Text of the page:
Hastings opposes Kasich plan for state, instead of city, to collect taxes from city businesses


Hillsboro Mayor Drew Hastings will introduce a resolution at Monday’s city council meeting opposing Gov. John Kasich’s plan for the state to take control of business income tax filings that are currently filed with the city.

The idea, included in Kasich’s 2017-18 budget proposal, would require businesses to file net profit tax returns with the state rather than with the municipalities in which they are located, with the state deducting a one percent fee before returning the remainder to the towns or cities. The plan does not affect tax collections from individual filers, only businesses.

Hastings said Friday he opposes the proposal for a number of reasons.

“I don’t like centralized anything” when it comes to state versus local issues, said the mayor. “It’s just an effort to get more money away from local governments and have expenditures controlled by the state.”

Hastings is the latest among many mayors across Ohio going on record to oppose the plan, and he’s not the first mayor of Hillsboro to voice opposition to the idea. A similar proposal floated by Kasich and other state officials in 2011 – which would have centralized collection of all municipal taxes – was opposed by then-mayor Dick Zink, and city council unanimously approved a resolution against the tax idea in November of that year.

“This type of centralized income tax collection would cause a hardship to local governments,” Zink said at the time, according to a Times-Gazette article.

Kasich and others defend the proposal on the basis of reducing paperwork and streamlining the number of tax forms that need to be filed by businesses.

The Ohio Municipal League is on record opposing the centralized tax plan, saying the state’s collection of one percent of the revenue would be higher than the cost to municipalities to administer their own local tax, businesses would lose the benefit of free, easily accessible local assistance, local control would be further eroded by the state, the state could change the amount it keeps at any time to ensure state solvency at the expense of local governments, and the quarterly distributions of state-collected municipal revenue “will interrupt and impede the ability of cities and villages to meet the daily financial obligations.”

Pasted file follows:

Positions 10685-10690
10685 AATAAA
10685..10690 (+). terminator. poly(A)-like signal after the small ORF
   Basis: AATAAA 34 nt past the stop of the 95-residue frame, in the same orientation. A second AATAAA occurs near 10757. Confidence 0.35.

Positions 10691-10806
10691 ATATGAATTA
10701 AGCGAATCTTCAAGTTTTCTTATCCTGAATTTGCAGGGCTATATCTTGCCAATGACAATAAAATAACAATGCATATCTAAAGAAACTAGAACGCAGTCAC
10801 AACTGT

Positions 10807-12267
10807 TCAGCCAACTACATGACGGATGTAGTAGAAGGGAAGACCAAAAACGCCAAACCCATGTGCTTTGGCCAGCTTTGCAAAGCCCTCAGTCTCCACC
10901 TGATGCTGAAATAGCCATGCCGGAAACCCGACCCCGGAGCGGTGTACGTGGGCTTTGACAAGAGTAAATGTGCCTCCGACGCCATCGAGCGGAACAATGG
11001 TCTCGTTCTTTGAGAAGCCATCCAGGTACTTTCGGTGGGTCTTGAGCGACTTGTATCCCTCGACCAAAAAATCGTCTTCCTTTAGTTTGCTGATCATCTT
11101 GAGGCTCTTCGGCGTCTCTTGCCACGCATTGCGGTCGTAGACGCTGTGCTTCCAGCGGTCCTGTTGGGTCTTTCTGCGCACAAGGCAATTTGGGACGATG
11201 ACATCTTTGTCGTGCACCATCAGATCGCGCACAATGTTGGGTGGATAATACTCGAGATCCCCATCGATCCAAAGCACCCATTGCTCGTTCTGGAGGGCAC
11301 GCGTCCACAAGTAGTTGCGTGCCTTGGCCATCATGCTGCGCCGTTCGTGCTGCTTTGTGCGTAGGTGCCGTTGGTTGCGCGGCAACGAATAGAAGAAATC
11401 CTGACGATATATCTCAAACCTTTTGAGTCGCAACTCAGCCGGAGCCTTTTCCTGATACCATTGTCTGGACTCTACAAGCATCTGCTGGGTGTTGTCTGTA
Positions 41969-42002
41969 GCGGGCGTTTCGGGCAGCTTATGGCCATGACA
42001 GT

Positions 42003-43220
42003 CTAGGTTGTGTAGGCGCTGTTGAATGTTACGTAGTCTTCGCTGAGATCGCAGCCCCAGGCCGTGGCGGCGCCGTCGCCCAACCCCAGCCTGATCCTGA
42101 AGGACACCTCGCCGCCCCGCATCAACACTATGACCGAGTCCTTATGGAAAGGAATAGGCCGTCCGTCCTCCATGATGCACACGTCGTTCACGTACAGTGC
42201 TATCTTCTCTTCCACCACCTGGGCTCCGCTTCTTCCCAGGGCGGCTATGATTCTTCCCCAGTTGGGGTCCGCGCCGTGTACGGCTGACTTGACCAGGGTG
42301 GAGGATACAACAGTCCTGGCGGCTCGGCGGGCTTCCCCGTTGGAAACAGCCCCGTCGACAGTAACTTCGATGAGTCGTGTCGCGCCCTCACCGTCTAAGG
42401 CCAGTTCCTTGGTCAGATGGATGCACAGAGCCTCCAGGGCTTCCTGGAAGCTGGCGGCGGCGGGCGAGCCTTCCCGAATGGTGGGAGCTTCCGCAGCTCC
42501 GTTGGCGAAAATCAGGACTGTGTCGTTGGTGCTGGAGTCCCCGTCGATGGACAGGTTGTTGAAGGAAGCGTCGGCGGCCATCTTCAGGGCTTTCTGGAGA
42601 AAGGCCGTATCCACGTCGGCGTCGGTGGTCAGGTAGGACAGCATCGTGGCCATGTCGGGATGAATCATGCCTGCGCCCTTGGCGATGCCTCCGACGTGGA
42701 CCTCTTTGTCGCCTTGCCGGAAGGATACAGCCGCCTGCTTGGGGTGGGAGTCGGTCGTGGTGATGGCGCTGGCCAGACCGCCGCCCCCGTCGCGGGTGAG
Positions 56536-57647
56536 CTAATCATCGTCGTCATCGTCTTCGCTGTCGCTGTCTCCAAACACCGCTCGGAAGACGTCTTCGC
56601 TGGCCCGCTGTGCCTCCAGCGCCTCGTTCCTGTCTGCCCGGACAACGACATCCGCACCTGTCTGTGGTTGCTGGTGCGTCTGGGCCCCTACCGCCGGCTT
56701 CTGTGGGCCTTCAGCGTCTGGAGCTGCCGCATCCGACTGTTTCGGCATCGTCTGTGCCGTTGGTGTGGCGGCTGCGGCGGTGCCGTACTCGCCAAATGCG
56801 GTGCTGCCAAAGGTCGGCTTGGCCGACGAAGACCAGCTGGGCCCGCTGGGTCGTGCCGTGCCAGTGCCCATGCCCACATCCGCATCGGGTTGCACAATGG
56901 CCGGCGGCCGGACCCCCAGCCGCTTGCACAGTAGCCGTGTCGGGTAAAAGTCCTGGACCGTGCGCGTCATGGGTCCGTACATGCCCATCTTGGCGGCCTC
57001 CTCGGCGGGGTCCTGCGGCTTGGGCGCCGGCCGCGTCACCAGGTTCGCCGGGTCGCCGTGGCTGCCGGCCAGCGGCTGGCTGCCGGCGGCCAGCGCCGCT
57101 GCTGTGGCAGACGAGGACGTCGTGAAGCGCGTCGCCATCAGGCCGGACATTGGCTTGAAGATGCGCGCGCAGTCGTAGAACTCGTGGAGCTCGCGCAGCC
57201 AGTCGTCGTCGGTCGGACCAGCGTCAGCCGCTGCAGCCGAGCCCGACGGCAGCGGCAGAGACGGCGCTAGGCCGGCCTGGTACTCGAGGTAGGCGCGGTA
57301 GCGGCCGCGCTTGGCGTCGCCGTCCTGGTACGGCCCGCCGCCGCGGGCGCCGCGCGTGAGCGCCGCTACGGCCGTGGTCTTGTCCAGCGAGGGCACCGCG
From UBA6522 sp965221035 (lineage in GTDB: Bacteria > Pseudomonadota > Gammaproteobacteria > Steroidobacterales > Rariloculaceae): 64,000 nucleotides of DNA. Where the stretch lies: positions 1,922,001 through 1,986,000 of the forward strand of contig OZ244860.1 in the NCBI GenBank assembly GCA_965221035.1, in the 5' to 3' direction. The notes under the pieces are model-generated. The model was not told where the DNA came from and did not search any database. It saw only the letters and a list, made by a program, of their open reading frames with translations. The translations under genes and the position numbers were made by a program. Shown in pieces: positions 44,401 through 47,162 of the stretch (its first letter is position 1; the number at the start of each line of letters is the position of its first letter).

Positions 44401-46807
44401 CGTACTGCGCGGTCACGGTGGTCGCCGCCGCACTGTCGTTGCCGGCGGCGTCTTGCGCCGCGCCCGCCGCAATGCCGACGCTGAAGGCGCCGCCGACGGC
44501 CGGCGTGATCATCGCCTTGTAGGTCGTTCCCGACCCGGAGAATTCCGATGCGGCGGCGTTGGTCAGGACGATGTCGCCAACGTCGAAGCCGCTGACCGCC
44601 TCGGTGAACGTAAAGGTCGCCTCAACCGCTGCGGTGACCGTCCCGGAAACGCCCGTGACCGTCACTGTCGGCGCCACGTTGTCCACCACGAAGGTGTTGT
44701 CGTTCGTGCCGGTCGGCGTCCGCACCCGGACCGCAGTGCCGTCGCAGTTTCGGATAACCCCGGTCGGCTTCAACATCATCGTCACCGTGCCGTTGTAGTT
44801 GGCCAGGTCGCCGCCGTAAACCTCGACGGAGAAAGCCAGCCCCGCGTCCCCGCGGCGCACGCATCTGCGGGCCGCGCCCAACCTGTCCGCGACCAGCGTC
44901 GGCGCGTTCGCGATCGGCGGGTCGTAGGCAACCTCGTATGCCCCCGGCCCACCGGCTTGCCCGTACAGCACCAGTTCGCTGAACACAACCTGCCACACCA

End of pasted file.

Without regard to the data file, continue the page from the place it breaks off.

“Other political subdivisions that receive revenue back from the state through a central collection mechanism such as municipalities that receive revenue from the state by utilities in their limits, sales tax distributions to counties, school districts that receive revenue through the school district income tax, etc., have experienced uncertainty regarding the amounts of revenue returning to their communities and are provided no recourse to challenge or have the amounts verified as being accurate,” according to a municipal league statement.

Reach Gary Abernathy at 937-393-3456 or on Twitter @abernathygary.


By Gary Abernathy

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